I would love to know how you guys are getting a smoke ring especially that deep with a electric smoker. Are you using any charcoal mixed in with the wood? If I load some chipped up charcoal along with the wood I get a minimal smoke ring but that defeats the ease of use the electric provides....
As far as getting or not getting a smoke ring with the electric , I have to disagree, as it has nothing to do with it imparting any flavor. The smoke ring is just a chemical reaction between nitrogen dioxide and the amino acids in the meat which produce a pink color. The meat that comes out of my electric still has that great smoke Flavor that a Oven would not produce.
Right now I'm using a Bradley electric smoker, and they are known to have a pretty high concentration of smoke. They use wood pucks (basically just compacted sawdust, for those that haven't seen them), and it pushes them onto a heating plate that let's them smolder (they don't burn....sort of turn into charcoal). But I used to get a decent smoke ring even back when I started smoking and used a Little Chief electric smoker.
Originally Posted by JoeFish
You can see the smoke ring left on the bone from one of the butts I did on Memorial day....
I do a little smoking and catering too. Here is my big smoker....its a reverse flow design with a 84" x 30" cooking chamber. It also has a warming box above the fire box, and a 48" x 24" charcoal grill on the front.
cooker 001.jpgRibs and Butts.jpgRibs & Chicken.jpgoysters.jpg
I cook with all seasoned split wood in my big cooker....no charcoal, gas, or electric. In my opinion, there is a huge difference between different species of wood, plain charcoal, etc.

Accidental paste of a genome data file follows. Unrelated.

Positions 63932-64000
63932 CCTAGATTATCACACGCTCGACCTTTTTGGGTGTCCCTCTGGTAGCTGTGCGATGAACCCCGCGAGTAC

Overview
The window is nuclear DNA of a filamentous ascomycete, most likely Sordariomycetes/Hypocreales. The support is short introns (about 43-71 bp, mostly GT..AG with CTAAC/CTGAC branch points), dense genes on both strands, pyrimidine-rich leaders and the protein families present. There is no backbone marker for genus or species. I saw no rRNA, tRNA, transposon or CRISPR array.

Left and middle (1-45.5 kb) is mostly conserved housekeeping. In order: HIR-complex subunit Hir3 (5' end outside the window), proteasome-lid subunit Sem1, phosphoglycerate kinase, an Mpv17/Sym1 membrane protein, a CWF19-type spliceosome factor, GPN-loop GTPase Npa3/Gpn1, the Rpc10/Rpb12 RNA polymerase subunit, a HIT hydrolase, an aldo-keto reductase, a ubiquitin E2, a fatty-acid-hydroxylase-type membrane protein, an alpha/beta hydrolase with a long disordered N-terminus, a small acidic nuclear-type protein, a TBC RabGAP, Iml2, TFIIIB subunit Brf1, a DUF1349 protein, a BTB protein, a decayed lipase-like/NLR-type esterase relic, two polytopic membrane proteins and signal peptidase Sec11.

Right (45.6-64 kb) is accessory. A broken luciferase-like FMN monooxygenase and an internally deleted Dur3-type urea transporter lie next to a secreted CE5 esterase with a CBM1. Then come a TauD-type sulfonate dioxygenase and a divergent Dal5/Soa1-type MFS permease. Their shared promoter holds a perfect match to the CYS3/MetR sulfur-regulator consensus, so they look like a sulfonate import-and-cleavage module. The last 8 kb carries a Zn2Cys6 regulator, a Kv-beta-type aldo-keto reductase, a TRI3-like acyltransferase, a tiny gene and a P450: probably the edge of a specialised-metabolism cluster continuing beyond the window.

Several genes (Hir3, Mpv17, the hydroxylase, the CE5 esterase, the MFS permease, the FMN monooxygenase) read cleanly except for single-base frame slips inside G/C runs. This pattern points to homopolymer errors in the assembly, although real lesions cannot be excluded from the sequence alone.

Oaks have a stronger smoke flavor, and the Red oaks tend to be a little bitter. Fruit wood has a mild sweet smoke flavor and is my favorite. I use all black cherry in my cooking.
Charcoal will give a smoke flavor on its own, but is best when mixed with wood chunks.
I started with a Brinkman electric smoker which I have had for years. I still use it frequently to smoke smaller portions, and when I dont want to be up all night. I just throw chunks of green wood in the bottom every hour or so.
It will produce a nice smoke flavor and smoke ring this way!
Here is a butt I just did on the Brinkman electric:
The Brinkman electric is a great way to start smoking meat on the cheap. It is very simple, and almost fool proof. I would recommend it for sure, just be warned, its addictive and you will soon need to go bigger as the crowds at your house get larger.
Last edited by Beck; 06-15-2011 at 04:23 PM.
Nice Stick burner Beck is that a lang from the boys in North Ga?
I agree with the fruit woods being sweeter, I like to use it on fish.
Thanks JoeFish! It is a Lang. Its my second one. I bought a 60" first and kept it about a year. I decided it wasnt big enough and sold it to buy the 84". They are good cookers.
Originally Posted by JoeFish
I have been accumulating all the materials to build my own. Lang is a good solid cooker but he doesnt pay attention to the details the way I would like.
All this BBQ talk makes me want some ribs!!